In Christchurch Briefly

On Wednesday, 14 December, the team crossed the Rakaia between Lauper Biv and Raischeck Hut.  Mark's sore knee, an embarrassing omission of snow stakes at Arthur's Pass, and days of bad weather resulted in a decision to head out to Glenfalloch.  

The previous ten days or so saw us head up a warm Waimakariri after a fantastic gathering of friends and family at Bealy Spur.  Summer Hess and Matt Jones joined us for an slog-ascent of Mt Murchison out of Carrington Hut, and then the team stuck out alone over the Browning/Whitehorn route.  

Wet days in an impressive Wilberforce were followed by a passage of Hokitika Saddle, and we eventually reached the un-paralleled Mungo Hut in bright sunshine.  

Giving penance to the Mungo was as good as any West Coast river bash can be, sandwiched as we were on car sized boulders between a raging river and impenetrable bush.  A slog took us to the aptly named Bluff Hut, which sits alongside the Upper Hokitika Gorge, a fearsome gulch of several hundred metres disappearing up into the clouds. 

The following days took us over Frew Saddle and into the fabled Whitcombe catchment.  Highlights included meeting Dave Elcock, a possumer of 'the four rivers out back of Hoki', who had earlier helped Lyds' dad drop us food at Frew Hut.  Coming to Cave Camp, we weren't really prepared for the sight of Evans rearing up thousands of feet shear from the valley, even if we had already seen the photographs.  The place was worthy of terms used to describe it various passages of mountain lit.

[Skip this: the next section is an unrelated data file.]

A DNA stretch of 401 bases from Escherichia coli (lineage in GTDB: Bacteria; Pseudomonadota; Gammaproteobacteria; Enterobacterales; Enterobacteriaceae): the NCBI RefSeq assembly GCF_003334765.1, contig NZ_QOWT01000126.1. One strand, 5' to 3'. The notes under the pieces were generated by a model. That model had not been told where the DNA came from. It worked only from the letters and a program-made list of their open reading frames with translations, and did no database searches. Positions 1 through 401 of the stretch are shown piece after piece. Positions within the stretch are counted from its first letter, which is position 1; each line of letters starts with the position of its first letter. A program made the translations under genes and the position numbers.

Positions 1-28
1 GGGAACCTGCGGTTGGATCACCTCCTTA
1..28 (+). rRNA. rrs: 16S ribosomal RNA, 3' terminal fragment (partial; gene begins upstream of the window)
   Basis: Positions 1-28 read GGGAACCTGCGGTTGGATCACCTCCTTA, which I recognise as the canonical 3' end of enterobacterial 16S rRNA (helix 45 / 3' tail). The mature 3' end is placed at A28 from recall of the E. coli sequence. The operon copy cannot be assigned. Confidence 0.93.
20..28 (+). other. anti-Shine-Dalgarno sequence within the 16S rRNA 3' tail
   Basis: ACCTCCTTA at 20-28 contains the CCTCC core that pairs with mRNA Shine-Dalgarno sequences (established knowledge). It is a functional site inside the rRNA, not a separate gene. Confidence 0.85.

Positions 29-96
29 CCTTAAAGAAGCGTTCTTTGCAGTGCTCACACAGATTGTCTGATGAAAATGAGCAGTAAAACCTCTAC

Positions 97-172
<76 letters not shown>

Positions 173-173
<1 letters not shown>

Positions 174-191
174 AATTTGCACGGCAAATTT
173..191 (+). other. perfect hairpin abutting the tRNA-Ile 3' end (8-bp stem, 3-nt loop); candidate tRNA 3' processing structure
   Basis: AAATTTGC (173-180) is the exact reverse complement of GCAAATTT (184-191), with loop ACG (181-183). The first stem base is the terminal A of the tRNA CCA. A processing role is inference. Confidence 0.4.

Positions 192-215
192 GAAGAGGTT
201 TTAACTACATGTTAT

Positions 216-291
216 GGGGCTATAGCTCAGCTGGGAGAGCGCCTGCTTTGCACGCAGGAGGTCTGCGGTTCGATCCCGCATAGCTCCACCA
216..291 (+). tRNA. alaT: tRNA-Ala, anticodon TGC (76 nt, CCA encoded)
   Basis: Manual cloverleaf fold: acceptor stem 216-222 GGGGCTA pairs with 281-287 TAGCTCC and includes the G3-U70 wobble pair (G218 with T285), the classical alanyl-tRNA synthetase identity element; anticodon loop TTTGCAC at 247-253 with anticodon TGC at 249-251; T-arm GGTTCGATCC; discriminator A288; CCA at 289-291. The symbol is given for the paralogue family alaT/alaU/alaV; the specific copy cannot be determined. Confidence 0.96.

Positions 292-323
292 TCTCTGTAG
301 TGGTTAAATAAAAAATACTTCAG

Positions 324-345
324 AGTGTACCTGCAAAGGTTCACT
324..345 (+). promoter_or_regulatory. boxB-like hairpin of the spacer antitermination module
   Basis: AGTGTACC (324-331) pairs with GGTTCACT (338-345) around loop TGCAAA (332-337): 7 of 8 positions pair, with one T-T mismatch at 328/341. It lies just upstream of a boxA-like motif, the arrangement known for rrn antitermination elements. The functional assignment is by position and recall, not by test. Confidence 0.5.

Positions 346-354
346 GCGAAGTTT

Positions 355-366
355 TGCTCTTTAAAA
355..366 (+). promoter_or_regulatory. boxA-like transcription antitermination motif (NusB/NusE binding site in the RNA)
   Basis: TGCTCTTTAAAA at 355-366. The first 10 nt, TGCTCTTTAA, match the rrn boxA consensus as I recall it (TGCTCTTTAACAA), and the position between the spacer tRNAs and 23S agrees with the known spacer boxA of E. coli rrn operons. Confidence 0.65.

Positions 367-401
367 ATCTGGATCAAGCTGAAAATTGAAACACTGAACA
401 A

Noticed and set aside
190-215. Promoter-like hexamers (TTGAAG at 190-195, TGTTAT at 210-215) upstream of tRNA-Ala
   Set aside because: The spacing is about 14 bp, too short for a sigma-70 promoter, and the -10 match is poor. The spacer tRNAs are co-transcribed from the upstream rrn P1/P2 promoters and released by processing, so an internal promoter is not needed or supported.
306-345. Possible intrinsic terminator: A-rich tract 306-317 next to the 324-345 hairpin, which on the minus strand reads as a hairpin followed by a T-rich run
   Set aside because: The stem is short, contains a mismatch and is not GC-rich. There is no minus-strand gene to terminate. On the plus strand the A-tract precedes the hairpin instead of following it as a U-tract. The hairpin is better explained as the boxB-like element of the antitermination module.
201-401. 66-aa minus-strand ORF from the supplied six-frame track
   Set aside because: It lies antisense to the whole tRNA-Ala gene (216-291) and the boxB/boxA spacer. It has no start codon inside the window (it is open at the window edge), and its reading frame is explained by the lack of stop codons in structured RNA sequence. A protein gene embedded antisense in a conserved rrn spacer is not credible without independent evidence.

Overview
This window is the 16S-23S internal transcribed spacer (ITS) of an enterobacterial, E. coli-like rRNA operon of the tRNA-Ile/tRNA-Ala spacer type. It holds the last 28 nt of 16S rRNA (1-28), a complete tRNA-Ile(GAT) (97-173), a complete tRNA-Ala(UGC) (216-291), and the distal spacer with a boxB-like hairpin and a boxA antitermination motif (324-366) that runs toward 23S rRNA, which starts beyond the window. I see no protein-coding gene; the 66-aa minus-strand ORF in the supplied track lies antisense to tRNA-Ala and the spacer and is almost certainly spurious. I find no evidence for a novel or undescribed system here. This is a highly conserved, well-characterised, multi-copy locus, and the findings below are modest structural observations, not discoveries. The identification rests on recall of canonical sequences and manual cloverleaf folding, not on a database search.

A half-pie forecast had us on Whicombe Pass and planning to camp on Erewhon Col (atop a high glacier) for a go at Mount Whitcombe.  In the event, we climbed the nearby, slightly lower and more easterly Lauper Peak in a deteriorating NW storm, and were forced to retreat from the Ice.  

We reached the North/Left bank of the Rakaia after a massive evening doing battle with a wet and interminable Lauper Stream, and crossed that river of reputation the next day. I had intended to reproduce diary entries of those days, but certain mothers may not have enjoyed the reading (but seriously, it's all good). 

Today we will go back up to Glenfalloch and have a forecast for the rather Holy Grail Country of the Gardens of Eden and Allah. We can't wait, even if town was getting comfy.  

We go without Mark, a great disappointment for us all, but especially for him.  Mark has made the difficult and commendable decision to get a bad knee right.  Given that ambition is such a huge part of mountaineering, but that those on the outside rarely understand that there are no prizes for getting up stuff, Mark's decision is particularly epic.  Looking forward to his rejoining at Mount Cook.

An administrative note: we have received some worried communications when our InReach tracking does not 'move'.  The first thing to say there is: "thanks". The second is that while we turn the device on daily, it does not always successfully send the signals required for the tracking function.  This is particularly so when there are large hills to our nor'-west.  This will happen a lot in the next while, so while we appreciate it, we ask that no one gets too worried about these things. We are in good hands!

Looking forward to getting back into it, and to catching up from Mount Cook around New Years. In the meantime, a happy and safe Christmas to one and all.  

On behalf of the team, take it easy. ADWB.